We Tried It: Curried Goat Brains

We headed to Adda Indian Canteen in Queens, NY to see if this classic Indian dish would be a smart choice.
Publish date:
Dinner at Adda Indian Canteen

All the plates!

I’m no stranger to eating brains. I don’t mean I’m a zombie or anything, but my first experience eating the soft tissue was in elementary school. As part of our studies of the organ, we dissected calves brains and then got another batch to cook up in the classroom, chicken nugget style, on a borrowed hotplate. Sure, this wasn’t the height of culinary sophistication. They just tasted tasted like generic “fried” mush, but 8-year-old me did get some pretty cool bragging rights.


Luckily that experience eliminated any aversion to the delicacy and luckily more elevated culinary experiences have come my way. So, when I heard that Adda Indian Canteen, an Indian restaurant in Long Island City, Queens, was serving goat brains, I was totally on board.

Adda is a casual restaurant, created as a gathering place for conversation and tasty bites – the name even means “a place for people to hang out.” Old Indian newspapers line the walls while diners chatted over tables covered with plates of food to share. Executive Chef Chintan Pandya (who also holds the same title at Manhattan’s Rahi restaurant) created the menu to replicate the dishes he enjoyed eating when he was growing up in Mumbai.

Bheja Fry from Adda Indian Canteen

Adda's Bheja Fry

The Bheja Fry (they don’t call it “goat brain dish” on the menu!) comes as an appetizer, served in a bowl giving no hint of its main ingredient. If you’re expecting a cartoonish unveiling of a jiggly Jell-O-mold-like millennial pink brain on a silver platter, you will be disappointed. Rather, the dish is blended and unrecognizable, made from a curry base of goat stock, chili, and ginger. The brains are flash fried, simmered in the curry sauce, and served as an enticing dip with toast for scooping on the side. Raymond the restaurant’s host told me, “It’s like the best scrambled eggs you ever had.” – the perfect description, it’s warm and custardy, a decadent feel-good food. It’s the kind of dish you might want to curl up on the couch with on a rainy night; the more complex cousin of mac and cheese, the king of the comfort foods. I was hooked. I even took the leftovers home and had them for breakfast the next morning!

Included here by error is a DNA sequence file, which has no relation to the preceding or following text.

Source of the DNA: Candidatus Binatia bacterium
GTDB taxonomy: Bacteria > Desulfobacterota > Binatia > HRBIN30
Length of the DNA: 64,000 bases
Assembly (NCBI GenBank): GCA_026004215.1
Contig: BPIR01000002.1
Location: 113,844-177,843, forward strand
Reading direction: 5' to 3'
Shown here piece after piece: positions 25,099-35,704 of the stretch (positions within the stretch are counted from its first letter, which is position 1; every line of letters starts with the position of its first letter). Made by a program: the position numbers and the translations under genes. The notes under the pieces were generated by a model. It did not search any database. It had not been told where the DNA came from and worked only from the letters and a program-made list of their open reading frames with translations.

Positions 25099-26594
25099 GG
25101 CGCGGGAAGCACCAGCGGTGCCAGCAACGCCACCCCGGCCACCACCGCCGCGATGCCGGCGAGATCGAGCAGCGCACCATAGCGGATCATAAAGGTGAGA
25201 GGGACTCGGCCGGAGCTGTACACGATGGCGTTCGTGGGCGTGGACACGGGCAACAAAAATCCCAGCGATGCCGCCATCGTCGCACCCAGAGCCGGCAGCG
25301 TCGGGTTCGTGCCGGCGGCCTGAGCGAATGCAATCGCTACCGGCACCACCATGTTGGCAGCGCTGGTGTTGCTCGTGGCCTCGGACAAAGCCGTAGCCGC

Why brains? “In Indian culture, we have always used the entire meat of the animal from head to toe. It’s not a trend for us, we’ve been doing it for ages,” says the chef. "This particular dish is a fairly typical one found in restaurants in Mumbai, especially at Parsi cafes and Muslim eateries." The name has even evolved into slang for someone or something so intense or mind-boggling they ‘fry your brains.’

If you’re still “no way, no how” on the Bheja Fry (you’d be in the minority as Chef Chintan says it’s one of their best sellers and they often run out), don’t let that turn you off from some of the best Indian food in New York. The more mainstream dishes include Tandoori Poussin (spicy chicken), biryani (a slow cooked rice dish containing a meat such as lamb, chicken or goat) and some of the best saag (spinach) I’ve ever had. Oftentimes, this dish tastes similar from place to place, but here they add leafy veggies of the season such as mustard greens, creating a zesty and tasty dish that’s different than any I’ve had before. So never fear, even if you’re brain-shy, you’ll still have a fantastic meal. Now that’s using your head.